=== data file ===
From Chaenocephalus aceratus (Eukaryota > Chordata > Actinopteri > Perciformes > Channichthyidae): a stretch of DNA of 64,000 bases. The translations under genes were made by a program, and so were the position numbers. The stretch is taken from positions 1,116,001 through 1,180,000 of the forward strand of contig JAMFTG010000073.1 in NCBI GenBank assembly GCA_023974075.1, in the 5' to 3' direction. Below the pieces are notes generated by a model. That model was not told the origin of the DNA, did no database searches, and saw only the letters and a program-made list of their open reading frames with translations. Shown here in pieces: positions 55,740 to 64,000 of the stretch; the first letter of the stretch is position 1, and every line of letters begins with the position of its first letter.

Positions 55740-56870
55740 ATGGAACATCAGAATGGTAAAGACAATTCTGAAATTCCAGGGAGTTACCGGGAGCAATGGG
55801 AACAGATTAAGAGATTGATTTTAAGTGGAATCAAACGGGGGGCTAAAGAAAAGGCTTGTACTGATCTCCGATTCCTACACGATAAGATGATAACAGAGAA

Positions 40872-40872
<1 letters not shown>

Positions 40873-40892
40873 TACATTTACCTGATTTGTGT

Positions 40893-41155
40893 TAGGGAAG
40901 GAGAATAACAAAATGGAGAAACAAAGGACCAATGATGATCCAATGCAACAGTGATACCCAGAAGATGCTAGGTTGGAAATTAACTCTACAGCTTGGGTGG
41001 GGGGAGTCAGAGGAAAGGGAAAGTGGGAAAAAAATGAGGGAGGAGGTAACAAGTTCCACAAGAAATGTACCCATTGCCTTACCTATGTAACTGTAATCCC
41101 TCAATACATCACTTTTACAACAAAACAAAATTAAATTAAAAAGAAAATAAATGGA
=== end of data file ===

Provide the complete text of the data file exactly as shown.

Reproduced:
From Chaenocephalus aceratus (Eukaryota > Chordata > Actinopteri > Perciformes > Channichthyidae): a stretch of DNA of 64,000 bases. The translations under genes were made by a program, and so were the position numbers. The stretch is taken from positions 1,116,001 through 1,180,000 of the forward strand of contig JAMFTG010000073.1 in NCBI GenBank assembly GCA_023974075.1, in the 5' to 3' direction. Below the pieces are notes generated by a model. That model was not told the origin of the DNA, did no database searches, and saw only the letters and a program-made list of their open reading frames with translations. Shown here in pieces: positions 55,740 to 64,000 of the stretch; the first letter of the stretch is position 1, and every line of letters begins with the position of its first letter.

Positions 55740-56870
55740 ATGGAACATCAGAATGGTAAAGACAATTCTGAAATTCCAGGGAGTTACCGGGAGCAATGGG
55801 AACAGATTAAGAGATTGATTTTAAGTGGAATCAAACGGGGGGCTAAAGAAAAGGCTTGTACTGATCTCCGATTCCTACACGATAAGATGATAACAGAGAA

Positions 40872-40872
<1 letters not shown>

Positions 40873-40892
40873 TACATTTACCTGATTTGTGT

Positions 40893-41155
40893 TAGGGAAG
40901 GAGAATAACAAAATGGAGAAACAAAGGACCAATGATGATCCAATGCAACAGTGATACCCAGAAGATGCTAGGTTGGAAATTAACTCTACAGCTTGGGTGG
41001 GGGGAGTCAGAGGAAAGGGAAAGTGGGAAAAAAATGAGGGAGGAGGTAACAAGTTCCACAAGAAATGTACCCATTGCCTTACCTATGTAACTGTAATCCC
41101 TCAATACATCACTTTTACAACAAAACAAAATTAAATTAAAAAGAAAATAAATGGA